Children, like hard cases, can make bad law. The child at risk is a stark, powerful image that strikes deep, even if we have no children ourselves. Government endeavors in pursuit of security and prosperity for children have a decided P.R. advantage.
One type of at-risk child is becoming more and more common in America: the child living with only one parent. Such children are, as Dan Quayle got in trouble for suggesting, more prone to a variety of troubles, from criminal activity to having kids out of wedlock themselves.
Fortunately for those leading a dramatic crusade against this growing trend, there's a villain to blame: the deadbeat dad. Fathers across the United States are abandoning their families and their financial responsibilities in ever-growing numbers, the story goes, and only the government–more and more only the federal government–has the power to stop them.
The government has been trying. But it just might be hitting a dead end. Its attempts to do better seem more and more a quick skid down a faster road to serfdom than even F.A. Hayek envisioned–and some of its efforts seem more inclined toward helping itself than helping children.
The federalization of child support began in 1975, with the passage of Title IV-D of the Social Security Act, which created the federal Child Support Enforcement and Paternity Establishment program. It also required every state to create and manage its own Office of Child Support, for which the federal government would reimburse 66 percent of the expenses. Before that, child support efforts were the states' business, and the problem of children with only one parent was a relatively small one. Back then, the major reason for single-parent families was the death of one parent or, less commonly, divorce.
But despite federal efforts, the problem continued to grow, and a new wrinkle was added: the child who had never lived with his father to begin with. From 1979 to 1990, the number of children living without a father rose from around 7 million to nearly 10 million, and the percentage of those whose mothers had never been married rose from 19 percent to 30 percent. The federal government in 1988 further expanded its reach over child support with the passage of the Family Support Act, which, among other things, required states to use certain mathematical formulas (of the state's own choice) in deciding child support awards, largely eliminating judicial discretion.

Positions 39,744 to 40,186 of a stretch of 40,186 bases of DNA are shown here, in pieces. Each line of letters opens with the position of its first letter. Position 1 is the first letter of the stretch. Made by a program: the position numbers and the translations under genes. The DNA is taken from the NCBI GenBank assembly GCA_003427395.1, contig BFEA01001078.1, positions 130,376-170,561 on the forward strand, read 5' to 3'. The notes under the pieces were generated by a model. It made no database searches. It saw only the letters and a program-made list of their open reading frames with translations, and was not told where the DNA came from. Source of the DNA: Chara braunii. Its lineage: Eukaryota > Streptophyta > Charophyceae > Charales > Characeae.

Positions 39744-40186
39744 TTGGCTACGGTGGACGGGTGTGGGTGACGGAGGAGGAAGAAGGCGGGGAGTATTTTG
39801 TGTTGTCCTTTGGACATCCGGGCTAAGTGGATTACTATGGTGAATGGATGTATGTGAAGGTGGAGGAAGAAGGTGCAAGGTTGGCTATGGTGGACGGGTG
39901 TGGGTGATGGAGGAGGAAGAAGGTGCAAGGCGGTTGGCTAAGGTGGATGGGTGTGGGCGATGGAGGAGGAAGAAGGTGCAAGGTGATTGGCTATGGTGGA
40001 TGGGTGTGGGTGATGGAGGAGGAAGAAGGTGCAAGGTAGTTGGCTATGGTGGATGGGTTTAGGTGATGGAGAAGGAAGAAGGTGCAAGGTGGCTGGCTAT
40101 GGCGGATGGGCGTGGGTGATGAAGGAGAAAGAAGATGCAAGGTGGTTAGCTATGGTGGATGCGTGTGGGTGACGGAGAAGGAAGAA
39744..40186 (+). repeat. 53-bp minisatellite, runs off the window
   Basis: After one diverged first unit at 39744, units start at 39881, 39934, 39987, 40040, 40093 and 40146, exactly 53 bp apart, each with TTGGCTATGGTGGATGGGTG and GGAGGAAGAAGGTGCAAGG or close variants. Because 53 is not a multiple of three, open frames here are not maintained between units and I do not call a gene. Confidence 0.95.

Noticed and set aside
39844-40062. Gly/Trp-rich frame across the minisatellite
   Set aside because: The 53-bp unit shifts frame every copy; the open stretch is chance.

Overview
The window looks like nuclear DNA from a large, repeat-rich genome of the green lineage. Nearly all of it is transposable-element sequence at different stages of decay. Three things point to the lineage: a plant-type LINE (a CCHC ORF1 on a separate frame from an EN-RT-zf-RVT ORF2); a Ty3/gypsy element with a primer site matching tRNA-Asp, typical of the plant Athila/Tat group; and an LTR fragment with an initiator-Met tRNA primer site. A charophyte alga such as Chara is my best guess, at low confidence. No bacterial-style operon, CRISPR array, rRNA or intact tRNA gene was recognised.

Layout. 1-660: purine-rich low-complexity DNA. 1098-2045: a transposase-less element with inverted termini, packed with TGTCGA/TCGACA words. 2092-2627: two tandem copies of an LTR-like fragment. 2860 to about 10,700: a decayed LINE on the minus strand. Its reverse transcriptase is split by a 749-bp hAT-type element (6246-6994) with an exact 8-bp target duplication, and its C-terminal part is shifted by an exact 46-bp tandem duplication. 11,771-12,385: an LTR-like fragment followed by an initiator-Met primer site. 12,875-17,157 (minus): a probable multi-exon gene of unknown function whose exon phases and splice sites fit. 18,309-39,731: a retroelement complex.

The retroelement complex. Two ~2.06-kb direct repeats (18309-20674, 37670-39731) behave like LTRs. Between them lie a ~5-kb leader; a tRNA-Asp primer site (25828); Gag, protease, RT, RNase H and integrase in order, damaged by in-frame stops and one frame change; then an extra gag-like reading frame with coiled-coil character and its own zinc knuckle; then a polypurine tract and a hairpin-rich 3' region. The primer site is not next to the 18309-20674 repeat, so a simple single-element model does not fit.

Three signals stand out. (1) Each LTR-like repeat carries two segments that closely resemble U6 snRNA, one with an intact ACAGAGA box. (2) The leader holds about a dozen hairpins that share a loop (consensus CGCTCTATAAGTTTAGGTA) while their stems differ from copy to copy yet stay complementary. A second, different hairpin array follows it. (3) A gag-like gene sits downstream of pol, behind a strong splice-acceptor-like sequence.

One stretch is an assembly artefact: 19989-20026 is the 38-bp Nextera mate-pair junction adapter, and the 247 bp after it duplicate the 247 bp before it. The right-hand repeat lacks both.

The official line is that $21 billion in overdue child support payments is going uncollected. Figures about unpaid child support are not terribly reliable, however, since they are mostly based on unchecked self-reporting by custodial parents. Surveys done in 1991 by a team of researchers from Arizona State University found that even court records about child support often undercount payments, with many absent dads choosing to pay directly to the mother, not through the court. (Fifty-seven percent of child support money in the ASU survey was paid this way.)
Regardless of the actual total, uncollected child support is a problem. Unfortunately, plans in the works to solve it probably won't give children without fathers the sort of help they really need. But those plans do risk unacceptable levels of government control over everyone's lives.
The feds are now expanding their reach over child support further. Parts of this year's proposed omnibus welfare bill would enforce on all the states a Uniform Interstate Family Support Act (already adopted by some states). This act modifies the current system controlling interstate child support cases and simplifies the process by ensuring that only one child support order can exist at any time, regardless of where either custodial or noncustodial parent moves.
The bill would also require license revocation–both drivers and professional licenses–for anyone more than 90 days late with a child support payment (some states have such programs already), and create mandatory federal wage withholding and W-4 tracking. Employers would have to report every new hire to a state data bank, which would check the person against a data bank of those with outstanding child support orders; if such an order existed, the employer would have to withhold money from the person's paycheck and forward that money to a state dispursement office.